Of the 55 samples of ground water collected in this area, 28 contained 1.0 part per million or more of fluoride; of these, 20 contained 1.0 to 2 parts, seven contained 2 to 3 parts, and the sample of water from well 500 contained 4.2 parts. The fluoride content of samples of water from the Ogallala formation and from undifferentiated Pleistocene deposits is shown in figure 21 and discussed on pages 170 and 171.
Water for irrigation--The suitability of water for use in irrigation is commonly believed to depend mainly on the total quantity of soluble salts and the ratio of the quantity of sodium to the total quantity of sodium, calcium, and magnesium. The quantity of chloride may be large enough to affect the use of the water, and in some areas other constituents, such as boron, may be present in sufficient quantity to cause difficulty. In a discussion of the interpretation of analyses with reference to irrigation in southern California, Scofield (1933) suggests that if the total concentration of dissolved salts is less than 700 parts per million there is not much probability of harmful effects in irrigation use, but if it exceeds 2,100 parts per million there is a strong probability of damage to either the crops or the land, or both. Water containing less than 50 percent sodium (the percentage being calculated as 100 times the ratio of the total bases, in equivalents) is not likely to be injurious, but if it contains more than 60 percent its use is inadvisable. Similarly, a chloride content of less than 142 parts per million is not objectionable, but more than 355 parts per million is undesirable.
The waters from 13 of the wells sampled in this area contained more than 700 parts per million of dissolved solids, and the waters from wells 268, 297, 317, and 349 contained more than 2,100 parts per million. All but two of the samples contained less than 50 percent sodium (including potassium); these two (analyses 500 and 526) contained more than 60 percent. Analyses 500 and 526, however, are of samples of water from wells that tap the Dakota formation and are not in an area where water is pumped for irrigation use. All of the samples analyzed contained less than 355 parts per million of chloride, and most of them contained less than 142 parts.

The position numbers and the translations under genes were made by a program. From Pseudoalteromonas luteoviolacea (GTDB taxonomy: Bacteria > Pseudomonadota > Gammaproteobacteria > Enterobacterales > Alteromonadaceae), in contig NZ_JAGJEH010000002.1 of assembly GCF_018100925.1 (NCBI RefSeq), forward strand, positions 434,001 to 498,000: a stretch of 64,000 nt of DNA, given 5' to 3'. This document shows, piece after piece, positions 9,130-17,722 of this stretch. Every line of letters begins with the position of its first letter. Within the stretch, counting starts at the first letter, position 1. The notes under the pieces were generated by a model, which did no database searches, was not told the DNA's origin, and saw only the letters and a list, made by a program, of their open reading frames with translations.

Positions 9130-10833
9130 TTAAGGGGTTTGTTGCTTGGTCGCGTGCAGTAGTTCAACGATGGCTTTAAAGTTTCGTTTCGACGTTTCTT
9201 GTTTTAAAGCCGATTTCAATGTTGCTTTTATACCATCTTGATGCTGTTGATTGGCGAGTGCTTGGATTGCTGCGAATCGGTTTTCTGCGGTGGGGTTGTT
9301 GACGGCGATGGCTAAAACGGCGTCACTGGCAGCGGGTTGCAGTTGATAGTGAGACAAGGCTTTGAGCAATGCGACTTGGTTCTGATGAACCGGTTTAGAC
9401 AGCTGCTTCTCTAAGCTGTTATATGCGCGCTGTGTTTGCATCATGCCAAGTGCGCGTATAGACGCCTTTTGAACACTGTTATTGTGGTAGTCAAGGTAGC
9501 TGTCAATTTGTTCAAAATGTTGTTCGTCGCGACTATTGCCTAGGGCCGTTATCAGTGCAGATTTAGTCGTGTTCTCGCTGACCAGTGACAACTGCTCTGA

According to the limits given by Scofield, it would seem that the waters from wells 268, 297, 317, and 349 are unsuited for irrigation use because of their large concentration of dissolved solids. Under certain conditions waters of this type may be injurious. Scofield (1933) recognizes, however, that no hard and fast limits can be adopted because the harmfulness of irrigation water is so dependent on the nature of the land, the crops, the manner of use, and the drainage.
The use of ground water for irrigation has been practiced in Finney and Gray counties for more than 25 years with no reported harm to the soils or crops.
The analyses of water given in the tables show only the amounts of dissolved mineral matter in the water and do not indicate the sanitary quality of the water. The water in a well may contain mineral matter that imparts an objectionable taste or odor and yet be free from harmful bacteria and entirely safe for drinking. On the other hand, the water in a well may be clear and pleasant to the taste and yet contain harmful bacteria.